At Brightcove, we believe an API is just as important as the support we give--as providers of APIs--to the developers who use them. What makes an API good can best be determined by two key questions: "Does it do what I need it to?" and "Does the end result match the goals I set out to complete when designing it?" At the very least, an API needs to perform the actions that a developer could do on their own—without that it's worthless! But an API also needs to provide additional benefits, for example enabling scalability.
The reason we need to ask questions like these is because API selection is a big decision for developers. They are choosing to give up some of their own power for a tool that should help them deliver a better product, faster. Before APIs existed, developers wrote and knew what every single line of code did, but with the growth of APIs, they're now, at least in part, relying on someone else.
Speaking at the Nordic API Summit last year, Adam DuVander, contributing editor at API community ProgrammableWeb, gave an example of how APIs can help create better products. He talked about how Netflix can now be accessed from more than 1,000 different devices, all through one API! By opening up its API, Netflix has allowed itself to get in front of more developers—and more end consumers as a result.
As providers of APIs, we need to help developers and be supportive partners to them. We take our role as a partner to the developer community very seriously, due to the fact that often, developers are using APIs because they can't perform a certain task without them. Mobile payment companies Braintree and Stripe are two great examples of APIs really helping developers to create great products. Their APIs have made it much simpler to manage credit card transactions around the world. Now it just takes an API call to either company, whose API then handles the transaction, making the process much quicker and easier. If mobile payments weren't handled automatically like this, then it could take hours or even days just to pay online for your shopping! And thus, it is for reasons just like this that API stability is vital.
So how can API providers, like Brightcove, help developers? There are three key ways, which we covered during last year's Nordic API Summit in our presentation, "Being the gentle giant: helping people integrate for the long haul"
1. Educating people
In the current world of open APIs, developers can use an API as a blank canvas on which to create whatever they want. While that's the beauty of openness, it is important to provide users with help and advice both to get them started and to get the most out of your API. From user guides, to blog posts, to integration libraries, any and all information is useful—just make sure developers a) know where they can find the information and b) know that you are on hand to help them.
That said, there are limitations to these documents. Quick start guides can be a fantastic way to get an easy win, but it's worth bearing in mind that they will be read by novices and highly advanced developers alike, so make sure you start with the simple information first. Remember, quick-start guides are there to help developers to start interacting with your API quickly, but, regardless of their ability, you need to ensure that the information you provide will prime them for long-term success. It's a similar situation with integration libraries. They are a great way of showing off best practices, but make sure you keep it simple, so that when you come to make minor changes to your API, that you don’t have to completely re-write it.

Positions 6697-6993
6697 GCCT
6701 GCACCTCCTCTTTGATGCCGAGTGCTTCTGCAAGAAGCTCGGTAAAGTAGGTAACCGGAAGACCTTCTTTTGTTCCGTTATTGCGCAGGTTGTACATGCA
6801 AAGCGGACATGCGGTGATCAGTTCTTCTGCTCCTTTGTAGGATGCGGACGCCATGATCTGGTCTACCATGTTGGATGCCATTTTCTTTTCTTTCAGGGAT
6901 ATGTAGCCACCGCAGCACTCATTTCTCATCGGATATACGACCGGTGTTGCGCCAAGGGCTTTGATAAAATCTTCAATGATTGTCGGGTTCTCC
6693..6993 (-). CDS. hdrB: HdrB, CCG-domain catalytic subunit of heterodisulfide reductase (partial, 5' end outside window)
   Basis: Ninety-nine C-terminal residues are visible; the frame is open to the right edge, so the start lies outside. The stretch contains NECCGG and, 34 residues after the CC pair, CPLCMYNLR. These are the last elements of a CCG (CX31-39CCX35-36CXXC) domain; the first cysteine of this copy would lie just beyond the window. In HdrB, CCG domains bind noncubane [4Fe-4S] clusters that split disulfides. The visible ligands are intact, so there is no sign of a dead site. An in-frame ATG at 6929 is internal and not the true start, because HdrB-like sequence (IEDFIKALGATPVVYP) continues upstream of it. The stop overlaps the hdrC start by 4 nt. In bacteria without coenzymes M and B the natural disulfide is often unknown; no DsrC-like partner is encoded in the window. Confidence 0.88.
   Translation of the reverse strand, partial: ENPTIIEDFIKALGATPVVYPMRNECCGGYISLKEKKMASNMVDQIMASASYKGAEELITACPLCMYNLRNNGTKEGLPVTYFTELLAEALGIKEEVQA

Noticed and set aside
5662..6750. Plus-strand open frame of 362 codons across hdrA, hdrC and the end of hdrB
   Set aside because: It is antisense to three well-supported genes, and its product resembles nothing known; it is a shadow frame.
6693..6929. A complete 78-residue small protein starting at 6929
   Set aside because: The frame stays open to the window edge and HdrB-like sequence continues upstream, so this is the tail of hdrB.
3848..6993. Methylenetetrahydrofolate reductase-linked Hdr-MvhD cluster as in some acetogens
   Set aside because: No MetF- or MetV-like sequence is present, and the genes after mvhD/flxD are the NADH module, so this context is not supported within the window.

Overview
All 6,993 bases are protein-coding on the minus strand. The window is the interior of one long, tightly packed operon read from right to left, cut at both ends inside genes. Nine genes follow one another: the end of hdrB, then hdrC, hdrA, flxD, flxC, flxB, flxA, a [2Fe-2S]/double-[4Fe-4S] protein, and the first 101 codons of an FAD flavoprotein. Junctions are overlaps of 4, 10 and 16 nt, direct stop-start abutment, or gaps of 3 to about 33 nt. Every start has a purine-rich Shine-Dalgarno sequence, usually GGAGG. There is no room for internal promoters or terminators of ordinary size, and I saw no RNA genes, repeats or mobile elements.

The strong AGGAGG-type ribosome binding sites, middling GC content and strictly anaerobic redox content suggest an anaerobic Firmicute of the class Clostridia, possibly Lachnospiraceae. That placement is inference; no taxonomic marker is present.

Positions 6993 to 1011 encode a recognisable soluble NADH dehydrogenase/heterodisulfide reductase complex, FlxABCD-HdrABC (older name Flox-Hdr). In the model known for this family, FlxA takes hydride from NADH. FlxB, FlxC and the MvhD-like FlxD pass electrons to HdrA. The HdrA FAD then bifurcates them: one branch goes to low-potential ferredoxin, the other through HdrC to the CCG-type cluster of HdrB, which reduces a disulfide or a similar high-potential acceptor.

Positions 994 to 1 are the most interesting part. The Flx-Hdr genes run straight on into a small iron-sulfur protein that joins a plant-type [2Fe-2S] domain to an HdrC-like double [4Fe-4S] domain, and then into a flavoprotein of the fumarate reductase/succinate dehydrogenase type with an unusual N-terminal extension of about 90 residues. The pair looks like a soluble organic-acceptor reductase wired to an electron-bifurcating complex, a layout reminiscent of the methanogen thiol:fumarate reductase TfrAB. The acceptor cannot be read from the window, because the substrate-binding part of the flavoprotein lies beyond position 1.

2. Two-way feedback
This works both ways. You need to be proactive in letting the developers using your API know how they're doing and in suggesting alternative ways of doing something. But it's just as important that people feel they can, and have the mechanisms with which, to provide you with feedback as well, so you can take action where necessary. Two-way dialogue is key—not only to keep developers happy and heard, but also to ensure that you are providing the most valuable product possible.
3. Support post-integration
Support when integrating an API is only half the battle—the real support requirements come when the integration is done. Be upfront with your developer audience if there is downtime coming, especially if it's at short notice. When that occurs, find out who is going to be affected and help them through the changes so that their products won’t break once the changes have been made.
If you are an API provider, stick by these three points and you have the basics for keeping your developers audience happy. APIs are exceptionally useful for everyone—especially as we're moving towards a truly open world of development. But now is not the time to be complacent—developers are creating amazing apps every day, and it is up to those who provide the APIs to make sure that they are easy to use and secure—providing accessible support, whenever or wherever it's needed.